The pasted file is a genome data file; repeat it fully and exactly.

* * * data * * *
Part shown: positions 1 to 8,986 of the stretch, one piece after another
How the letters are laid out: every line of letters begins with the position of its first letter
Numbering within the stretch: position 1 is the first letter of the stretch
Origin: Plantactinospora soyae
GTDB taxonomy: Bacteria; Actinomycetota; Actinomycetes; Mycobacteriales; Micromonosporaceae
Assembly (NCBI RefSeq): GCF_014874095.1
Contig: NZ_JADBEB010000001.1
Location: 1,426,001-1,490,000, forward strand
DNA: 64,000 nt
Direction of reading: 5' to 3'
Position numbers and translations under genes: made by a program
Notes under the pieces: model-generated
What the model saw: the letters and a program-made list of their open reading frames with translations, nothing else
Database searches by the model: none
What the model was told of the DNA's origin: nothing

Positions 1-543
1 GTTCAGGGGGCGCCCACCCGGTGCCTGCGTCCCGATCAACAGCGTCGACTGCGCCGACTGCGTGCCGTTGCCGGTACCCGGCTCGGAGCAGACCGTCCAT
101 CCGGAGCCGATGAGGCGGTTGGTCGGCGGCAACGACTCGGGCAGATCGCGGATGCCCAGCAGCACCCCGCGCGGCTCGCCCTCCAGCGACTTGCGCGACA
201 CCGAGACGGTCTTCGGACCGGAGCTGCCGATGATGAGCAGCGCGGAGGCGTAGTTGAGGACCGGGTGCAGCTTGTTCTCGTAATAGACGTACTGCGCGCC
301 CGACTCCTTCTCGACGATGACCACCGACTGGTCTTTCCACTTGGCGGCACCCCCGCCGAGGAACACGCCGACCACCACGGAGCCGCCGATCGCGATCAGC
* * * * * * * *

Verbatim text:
Part shown: positions 1 to 8,986 of the stretch, one piece after another
How the letters are laid out: every line of letters begins with the position of its first letter
Numbering within the stretch: position 1 is the first letter of the stretch
Origin: Plantactinospora soyae
GTDB taxonomy: Bacteria; Actinomycetota; Actinomycetes; Mycobacteriales; Micromonosporaceae
Assembly (NCBI RefSeq): GCF_014874095.1
Contig: NZ_JADBEB010000001.1
Location: 1,426,001-1,490,000, forward strand
DNA: 64,000 nt
Direction of reading: 5' to 3'
Position numbers and translations under genes: made by a program
Notes under the pieces: model-generated
What the model saw: the letters and a program-made list of their open reading frames with translations, nothing else
Database searches by the model: none
What the model was told of the DNA's origin: nothing

Positions 1-543
1 GTTCAGGGGGCGCCCACCCGGTGCCTGCGTCCCGATCAACAGCGTCGACTGCGCCGACTGCGTGCCGTTGCCGGTACCCGGCTCGGAGCAGACCGTCCAT
101 CCGGAGCCGATGAGGCGGTTGGTCGGCGGCAACGACTCGGGCAGATCGCGGATGCCCAGCAGCACCCCGCGCGGCTCGCCCTCCAGCGACTTGCGCGACA
201 CCGAGACGGTCTTCGGACCGGAGCTGCCGATGATGAGCAGCGCGGAGGCGTAGTTGAGGACCGGGTGCAGCTTGTTCTCGTAATAGACGTACTGCGCGCC
301 CGACTCCTTCTCGACGATGACCACCGACTGGTCTTTCCACTTGGCGGCACCCCCGCCGAGGAACACGCCGACCACCACGGAGCCGCCGATCGCGATCAGC